"Dr. Evan Garfein of Montefiore Medical Center was the driving force behind the new state law requiring that patients be informed of their surgical options. The breast surgeon says his effort was meant to correct a disparity: Poor minority women are less likely to get reconstructions because they often aren't told that federal law requires their insurers to cover the procedure.
But Dr. Garfein says he never thought the law's passage might drive a boom in office-based breast cancer surgery.“With the right doctor and the right patient, reconstruction can be safely done in an office,” he says. But not a mastectomy. “To me, that's the type of operation that should happen in a hospital.”
Dr. Garfein questions the motivation of plastic surgeons offering such procedures. The specialty has been hit hard by a drop in business during the recession. “When you look at the economics, you know that if a plastic surgeon owns his own operating room, it's [financially] better for him to do the surgery there,” Dr. Garfein says. “You have to ask, 'Why is this being done?' If there's a trend like this, it should be because patients are demanding it. Plastic surgeons shouldn't be driving a trend to get patients out of hospitals.” "
As someone with an interest in office based surgery, I found Dr. Garfein's comments kind of puzzling. Our office is equipped with a large hospital-grade operating room and is accredited for surgery by one of the same groups that reviews hospital and free-standing ambulatory surgery centers (ASC). We routinely do operations significantly longer and more difficult then breast cancer surgery (which is neither particularly long or difficult in most instances) at 1/2 the cost of the hospital with an infection rate close to 0% (our's is actually zero for over the 2 1/2 years we've been up and running). While there's a selection bias in outpatient surgery candidates towards younger, healthier patients there are many,many breast cancer procedures (both tumor removal and reconstruction procedures) we could absolutely do safely if we choose to.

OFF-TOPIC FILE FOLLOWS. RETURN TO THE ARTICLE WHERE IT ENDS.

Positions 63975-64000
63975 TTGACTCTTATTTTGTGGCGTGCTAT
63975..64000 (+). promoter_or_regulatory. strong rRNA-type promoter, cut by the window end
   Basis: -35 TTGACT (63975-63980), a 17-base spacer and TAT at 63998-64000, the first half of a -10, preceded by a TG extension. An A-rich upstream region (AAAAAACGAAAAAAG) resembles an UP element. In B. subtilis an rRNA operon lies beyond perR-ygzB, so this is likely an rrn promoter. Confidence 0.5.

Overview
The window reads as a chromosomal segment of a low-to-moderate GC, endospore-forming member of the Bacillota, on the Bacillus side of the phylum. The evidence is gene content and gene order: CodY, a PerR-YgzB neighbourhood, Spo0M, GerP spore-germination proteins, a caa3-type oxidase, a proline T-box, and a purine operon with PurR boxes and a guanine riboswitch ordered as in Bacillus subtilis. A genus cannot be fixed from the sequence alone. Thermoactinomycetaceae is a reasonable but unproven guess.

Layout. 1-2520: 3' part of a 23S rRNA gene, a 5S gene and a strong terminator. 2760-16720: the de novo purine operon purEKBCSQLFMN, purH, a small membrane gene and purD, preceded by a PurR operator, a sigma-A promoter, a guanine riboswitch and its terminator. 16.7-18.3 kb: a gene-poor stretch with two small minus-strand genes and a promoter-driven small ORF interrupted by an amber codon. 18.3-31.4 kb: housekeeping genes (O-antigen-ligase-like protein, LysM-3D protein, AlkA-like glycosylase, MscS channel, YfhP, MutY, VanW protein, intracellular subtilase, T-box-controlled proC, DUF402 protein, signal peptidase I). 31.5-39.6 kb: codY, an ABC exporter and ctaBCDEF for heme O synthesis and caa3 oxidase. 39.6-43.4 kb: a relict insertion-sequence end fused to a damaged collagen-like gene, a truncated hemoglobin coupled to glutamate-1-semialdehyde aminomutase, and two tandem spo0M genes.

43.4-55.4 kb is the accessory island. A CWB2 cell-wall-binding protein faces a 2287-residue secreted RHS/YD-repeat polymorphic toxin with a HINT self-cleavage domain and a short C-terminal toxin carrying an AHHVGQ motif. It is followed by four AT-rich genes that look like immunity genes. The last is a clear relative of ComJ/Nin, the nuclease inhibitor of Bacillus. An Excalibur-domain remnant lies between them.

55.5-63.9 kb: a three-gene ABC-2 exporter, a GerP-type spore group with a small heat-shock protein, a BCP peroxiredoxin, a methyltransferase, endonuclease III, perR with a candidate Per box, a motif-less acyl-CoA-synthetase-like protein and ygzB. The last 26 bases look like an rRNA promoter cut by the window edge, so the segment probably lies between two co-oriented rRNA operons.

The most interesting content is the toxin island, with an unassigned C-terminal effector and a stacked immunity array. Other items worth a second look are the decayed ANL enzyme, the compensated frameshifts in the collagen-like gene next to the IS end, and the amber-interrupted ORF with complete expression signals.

The big hold up here in Alabama is the dysfunctional Certificate of Need (CON) process and the reluctance of insurance carriers to upset the hospitals (who would lose some cases). State's with CON's are essentially franchise cartels that try and protect their exclusivity of where surgery can be performed. Predictably, CON states become a political quagmire of competing hospital systems suing each other to prevent the other from outmaneuvering their business model. In Birmingham we currently have 4 hospital systems in court trying to prevent the state CON board from either allowing a hospital to move from one area to another in town (see here) or building new hospitals in attractive demographic areas where none exists nearby. As a direct result of the CON fights here, we actually have a former Democratic golden boy and governor, Don Sielgelman, sitting in federal prison for taking bribes to appoint a requested person to the CON board (that's a post for another day).
In an era where we're pinching pennies to come up with cheaper ways to deliver care, it's mind boggling to dismiss a simple (and safe) way to do many procedures. I take issue with Dr. Garfein's suggestion that it's a financial incentive on the surgeon's part as if you actually expense running an office OR like an accountant would, it's likely a break even proposition (at best) with better paying insurance companies and likely in the red for Medicare and other low-paying insurers. While it's certainly helpful to 1) my efficiency and 2) the patient's experience (as they much prefer the office to the hospital), the main beneficiary in all that is the system which is likely to see equal or better outcomes at reduced cost. What's not to like?